In the past week I’ve become aware of a few of our students who are really hurting. I spent time with one of them yesterday. I picked him up from school and I immediately knew something was wrong. When I asked him, he initially said that nothing was wrong. When I pushed further, the reality came out. Over the course of the next hour we got to unpack some of his struggles.
It’s not often that we can get a middle school guy to open up. Because of this, many youth pastors believe (wrongly) that middle school guys just don’t have that much going on inside. If you talk to parents of middle school guys they will share stories of their sons’ emotional outbursts and roller coasters. We would describe middle school guys as being unemotional or a-motional, but it’s simply not true.
I want all youth pastors who work with middle school guys to reject this stereotype and help middle school guys express their emotions in a healthy, God-honoring way.
Middle school guys’ emotions are real and intense. Youth workers are adults who survived middle school and face big life problems every day. As adults we tend to think that middle school problems aren’t that big of a deal compared to what we deal with. We easily diminish how intense and real the emotions of middle schoolers are. When middle school guys finally open up you realize the opposite is true. When a middle school guy breaks up with a girlfriend of just two weeks it’s still a traumatic experience that affects them emotionally. We need to acknowledge that our guys have more going on inside than they let on.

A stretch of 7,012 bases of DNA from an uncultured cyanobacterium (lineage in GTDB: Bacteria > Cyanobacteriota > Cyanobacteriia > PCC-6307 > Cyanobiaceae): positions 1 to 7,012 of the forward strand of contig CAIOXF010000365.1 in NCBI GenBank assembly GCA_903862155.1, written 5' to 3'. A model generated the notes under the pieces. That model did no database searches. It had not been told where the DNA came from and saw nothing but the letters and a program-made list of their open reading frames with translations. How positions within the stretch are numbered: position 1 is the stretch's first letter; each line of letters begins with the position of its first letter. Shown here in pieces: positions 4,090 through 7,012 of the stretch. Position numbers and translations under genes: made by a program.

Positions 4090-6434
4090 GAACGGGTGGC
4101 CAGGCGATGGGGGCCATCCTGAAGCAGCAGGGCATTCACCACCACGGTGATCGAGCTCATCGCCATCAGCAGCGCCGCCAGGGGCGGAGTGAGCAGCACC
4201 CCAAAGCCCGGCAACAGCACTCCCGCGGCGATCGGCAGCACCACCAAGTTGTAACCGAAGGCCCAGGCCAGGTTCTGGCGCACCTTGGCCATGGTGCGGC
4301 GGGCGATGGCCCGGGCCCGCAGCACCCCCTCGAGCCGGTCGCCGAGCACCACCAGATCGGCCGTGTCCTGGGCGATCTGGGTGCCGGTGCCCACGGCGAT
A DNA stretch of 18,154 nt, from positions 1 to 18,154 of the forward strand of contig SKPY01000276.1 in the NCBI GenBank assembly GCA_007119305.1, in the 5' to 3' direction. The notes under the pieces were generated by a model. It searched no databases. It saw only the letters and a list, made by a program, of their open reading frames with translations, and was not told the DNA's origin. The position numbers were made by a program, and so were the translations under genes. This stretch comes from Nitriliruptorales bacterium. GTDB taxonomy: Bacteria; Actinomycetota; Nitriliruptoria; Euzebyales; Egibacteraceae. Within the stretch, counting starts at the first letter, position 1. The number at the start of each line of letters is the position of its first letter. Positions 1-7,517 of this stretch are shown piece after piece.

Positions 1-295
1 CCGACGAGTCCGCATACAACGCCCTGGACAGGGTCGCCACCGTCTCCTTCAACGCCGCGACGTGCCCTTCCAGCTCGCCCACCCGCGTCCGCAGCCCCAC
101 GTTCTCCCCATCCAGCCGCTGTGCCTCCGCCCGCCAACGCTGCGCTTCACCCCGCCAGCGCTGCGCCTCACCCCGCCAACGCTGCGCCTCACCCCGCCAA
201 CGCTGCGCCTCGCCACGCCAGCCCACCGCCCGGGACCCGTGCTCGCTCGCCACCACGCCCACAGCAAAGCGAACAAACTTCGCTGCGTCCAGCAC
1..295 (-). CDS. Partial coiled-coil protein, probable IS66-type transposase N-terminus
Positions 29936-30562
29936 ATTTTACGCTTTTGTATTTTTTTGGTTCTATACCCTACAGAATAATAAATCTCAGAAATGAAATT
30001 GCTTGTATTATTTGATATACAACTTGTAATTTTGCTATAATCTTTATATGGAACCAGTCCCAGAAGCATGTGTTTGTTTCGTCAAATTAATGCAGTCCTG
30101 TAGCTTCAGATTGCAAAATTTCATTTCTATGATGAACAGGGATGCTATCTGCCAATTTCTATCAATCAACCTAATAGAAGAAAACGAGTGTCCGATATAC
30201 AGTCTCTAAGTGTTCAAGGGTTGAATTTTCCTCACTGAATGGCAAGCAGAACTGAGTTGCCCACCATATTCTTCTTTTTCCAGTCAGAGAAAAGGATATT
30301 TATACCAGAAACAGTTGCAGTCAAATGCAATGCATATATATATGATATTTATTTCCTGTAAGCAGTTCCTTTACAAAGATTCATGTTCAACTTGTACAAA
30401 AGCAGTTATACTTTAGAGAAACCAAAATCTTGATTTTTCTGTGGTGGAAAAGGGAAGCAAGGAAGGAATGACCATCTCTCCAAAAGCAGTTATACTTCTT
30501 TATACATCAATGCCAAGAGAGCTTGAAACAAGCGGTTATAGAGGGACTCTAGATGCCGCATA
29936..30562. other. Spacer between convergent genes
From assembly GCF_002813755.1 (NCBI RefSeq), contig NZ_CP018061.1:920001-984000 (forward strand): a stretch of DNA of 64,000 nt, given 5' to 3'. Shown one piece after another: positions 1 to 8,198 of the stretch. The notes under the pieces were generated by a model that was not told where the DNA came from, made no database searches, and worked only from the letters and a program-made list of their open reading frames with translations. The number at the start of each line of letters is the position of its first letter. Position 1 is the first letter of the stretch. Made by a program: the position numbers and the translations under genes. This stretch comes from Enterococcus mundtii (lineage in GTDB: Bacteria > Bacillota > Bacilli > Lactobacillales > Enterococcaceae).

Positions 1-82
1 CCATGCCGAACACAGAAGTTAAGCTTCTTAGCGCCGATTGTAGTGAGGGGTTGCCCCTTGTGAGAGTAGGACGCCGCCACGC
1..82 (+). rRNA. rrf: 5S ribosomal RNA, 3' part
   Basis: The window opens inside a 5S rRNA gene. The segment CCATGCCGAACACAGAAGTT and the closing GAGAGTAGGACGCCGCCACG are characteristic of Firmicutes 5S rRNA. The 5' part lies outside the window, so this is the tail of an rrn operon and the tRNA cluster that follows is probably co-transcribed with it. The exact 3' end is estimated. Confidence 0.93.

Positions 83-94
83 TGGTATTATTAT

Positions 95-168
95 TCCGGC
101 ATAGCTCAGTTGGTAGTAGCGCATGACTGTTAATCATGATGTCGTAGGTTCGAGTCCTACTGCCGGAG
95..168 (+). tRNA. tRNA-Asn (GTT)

Middle school guys need permission to express emotions. It isn’t a new thought that our society pressures guys to hide their emotions. In middle school expressing emotions for guys is seen as a weakness that will be exploited or made fun of. As pastors, we need to remind them that emotions are God-given and expressing those emotions is a normal part of life. Are you giving them that message? Are you providing a safe place for guys to open up?
Middle school guys need help identifying their emotions. Brad, now a 25 year old, was a middle schooler playing in a soccer game. I remember him running off the field and immediately bursting into tears. I could tell this this was altogether confusing to him. Most middle school guys don’t know what they are feeling inside. They just know that they are feeling something intense.
Mark Oestreicher reminds us that in early adolescence our emotional color palette is growing in complexity. Middle school guys need help painting with all these new colors. We need to show them how to tell the difference between anger, frustration, bitterness, anxiety, fear and so on. They can learn how to express them in a healthy, God-honoring way only when they know what their emotions really are.
I hope I’ve challenged you to think differently about the middle school guys in your ministry. They are deeper and more emotional than most people give them credit for. They deserve to be taken seriously.
I am far from an expert on this subject. For a more in depth look check out the book “Middle School Ministry” by Mark Oestreicher and Scott Rubin.
[author] [author_image timthumb=’on’]http://www.theyouthministryblog.com/wp-content/uploads/2013/06/LibickHawaiiChristmasPhoto.jpeg[/author_image] [author_info]Kevin Libick is a Middle School Pastor living in Fort Worth, TX with his wife Kara and her two cats. He is a novice banjo picker and expert Hawaiian food eater. Kevin loves to connect with other youth workers and equip them to live out their calling in God’s Kingdom. Connect with Kevin on Twitter: @kevinlibick[/author_info] [/author]